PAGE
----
Goings-on at Museum of the Moving Image

By Chloe Lizotte | August 1, 2021

"As humans, we always want the fireworks. We want the show. But actually a volcano is always erupting. And, as is also true about cinema, the more you learn about the language of a director, the more you can appreciate the idiosyncrasies or the details."

By James Wham | July 31, 2021

Color is dulled entirely, and reality, visually and morally, appears black and white. When the world is reduced to such simple terms, all that's left is for you to hover your crosshair over that burning target and pull the trigger.

By Forrest Cardamenis | July 31, 2021

Unless the viewer is aware of the overall structure and has a stopwatch, no cut will be expected and each will appear devoid of motivation, at least according to the conventions that govern editing in Hollywood, art-house, and even many avant-garde films.

By Bedatri D. Choudhury | July 30, 2021

Through decades of a certain kind of documentary storytelling and news reporting, audiences are so used to seeing images of poverty and abjection that the even the smallest act of affection comes across as extraordinary and radical.

By Vikram Murthi | July 26, 2021

There are fantastical elements in the film, mainly the presence of ghosts who play music when Dora and, later, Mario are near death, but they never intersect with the central relationship of Mario and Marta.

By Caden Mark Gardner | July 25, 2021

People reliving or articulating past traumas on screen is fairly standard in social issue documentaries. What is most striking about Silent Voice is that it presents its main subject, Khavaj, and his personal story without inflicting more pain or describing it in detail, even if the shocks to his mind and body are still painfully tangible.

By Susannah Gruder | July 25, 2021

An older woman walks along Steinway Street in Astoria with a strong sense of purpose. She is shot by an unknown cameraperson who wields his lens like a sniper, tracking her as she moves. The woman periodically stops men on the sidewalk, earnestly asking benign questions that quickly becoming intensely personal.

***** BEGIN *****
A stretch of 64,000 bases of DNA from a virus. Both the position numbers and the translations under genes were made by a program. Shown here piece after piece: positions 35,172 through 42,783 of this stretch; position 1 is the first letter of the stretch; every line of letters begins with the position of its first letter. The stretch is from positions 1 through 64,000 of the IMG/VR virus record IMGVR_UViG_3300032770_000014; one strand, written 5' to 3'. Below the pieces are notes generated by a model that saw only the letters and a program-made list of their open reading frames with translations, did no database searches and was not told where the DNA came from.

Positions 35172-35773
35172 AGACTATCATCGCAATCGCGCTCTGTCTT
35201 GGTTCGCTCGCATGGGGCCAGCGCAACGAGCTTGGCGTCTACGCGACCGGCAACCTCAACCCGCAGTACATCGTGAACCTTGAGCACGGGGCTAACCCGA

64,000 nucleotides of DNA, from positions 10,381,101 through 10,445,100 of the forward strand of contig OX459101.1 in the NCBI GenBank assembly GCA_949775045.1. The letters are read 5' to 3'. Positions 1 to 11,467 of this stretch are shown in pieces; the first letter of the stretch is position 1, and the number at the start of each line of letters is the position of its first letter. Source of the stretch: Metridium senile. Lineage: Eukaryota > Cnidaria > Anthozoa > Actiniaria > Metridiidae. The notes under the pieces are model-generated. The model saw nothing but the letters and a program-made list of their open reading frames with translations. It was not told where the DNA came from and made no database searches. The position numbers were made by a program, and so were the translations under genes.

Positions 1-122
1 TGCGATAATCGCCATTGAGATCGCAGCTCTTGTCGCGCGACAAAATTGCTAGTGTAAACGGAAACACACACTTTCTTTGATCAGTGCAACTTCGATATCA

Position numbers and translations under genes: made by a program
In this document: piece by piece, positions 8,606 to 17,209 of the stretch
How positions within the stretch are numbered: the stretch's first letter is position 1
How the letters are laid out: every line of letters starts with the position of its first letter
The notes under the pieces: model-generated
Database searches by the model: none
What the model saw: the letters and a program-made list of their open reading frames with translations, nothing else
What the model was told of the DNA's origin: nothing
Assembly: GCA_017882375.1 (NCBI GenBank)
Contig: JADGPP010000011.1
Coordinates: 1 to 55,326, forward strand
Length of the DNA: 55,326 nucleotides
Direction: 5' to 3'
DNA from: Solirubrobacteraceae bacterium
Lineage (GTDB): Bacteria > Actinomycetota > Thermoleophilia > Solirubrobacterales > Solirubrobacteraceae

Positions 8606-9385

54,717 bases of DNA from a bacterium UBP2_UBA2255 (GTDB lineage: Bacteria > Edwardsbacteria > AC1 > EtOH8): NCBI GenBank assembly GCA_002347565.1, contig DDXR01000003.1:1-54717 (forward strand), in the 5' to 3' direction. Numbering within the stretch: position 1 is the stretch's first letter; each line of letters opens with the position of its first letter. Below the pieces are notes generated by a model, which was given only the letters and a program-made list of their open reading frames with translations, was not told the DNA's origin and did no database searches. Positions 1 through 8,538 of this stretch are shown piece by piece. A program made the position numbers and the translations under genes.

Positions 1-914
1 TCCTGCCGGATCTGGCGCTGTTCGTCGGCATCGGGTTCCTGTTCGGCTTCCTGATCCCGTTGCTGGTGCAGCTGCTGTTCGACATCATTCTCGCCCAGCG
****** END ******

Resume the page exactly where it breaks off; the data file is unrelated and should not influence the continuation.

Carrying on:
By Ela Bittencourt | July 22, 2021

The film follows the creation of the Documentary Village, a festival and a post-production hub in the village of Lussas, in southern France.

By Chris Shields | January 12, 2021

I bought a 16mm Bolex windup camera in 1987. And that is the camera I use. Wow. Can you think of all the cameras and cell phones and computers and laptops that each one of us has had in those intervening years? And I love that. I don't have to worry about batteries.

By Nick Pinkerton | October 22, 2020

The drive-in is inextricable from the history of censorship in big-budget American cinema, and is also inextricable from the history of the automobile in the U.S., which is in turn inextricable from the history of suburbanization.

By Nick Pinkerton | October 20, 2020

The drive-in would become, in the postwar period, a symbol of untethered, ever-expanding, pedal-to-the-medal America, both a communal living room for Baby Boom parents and a prowling ground for teenagers.

By Kathryn Cramer Brownell | September 29, 2020

Both parties are prepared for today’s advertising landscape because of the shifts in party organization and campaign strategy that began almost seventy years ago.

September 11, 2020

We’re trying out something new this week, and switching to Wednesdays. Same time: 5:00pm. Now you can use Reverse Shot to help you get over the midweek hump! Next week, we are pleased to welcome The Criterion Collection's Andrew Chan and Metrograph's Aliza Ma.

By Bedatri D. Choudhury | August 19, 2020

“Documentary, through its earliest forms, is a colonial concept. The white man appears and then because he is the master, he unveils the story the way he sees it. He literally becomes the seer,” says filmmaker Marjan Safinia.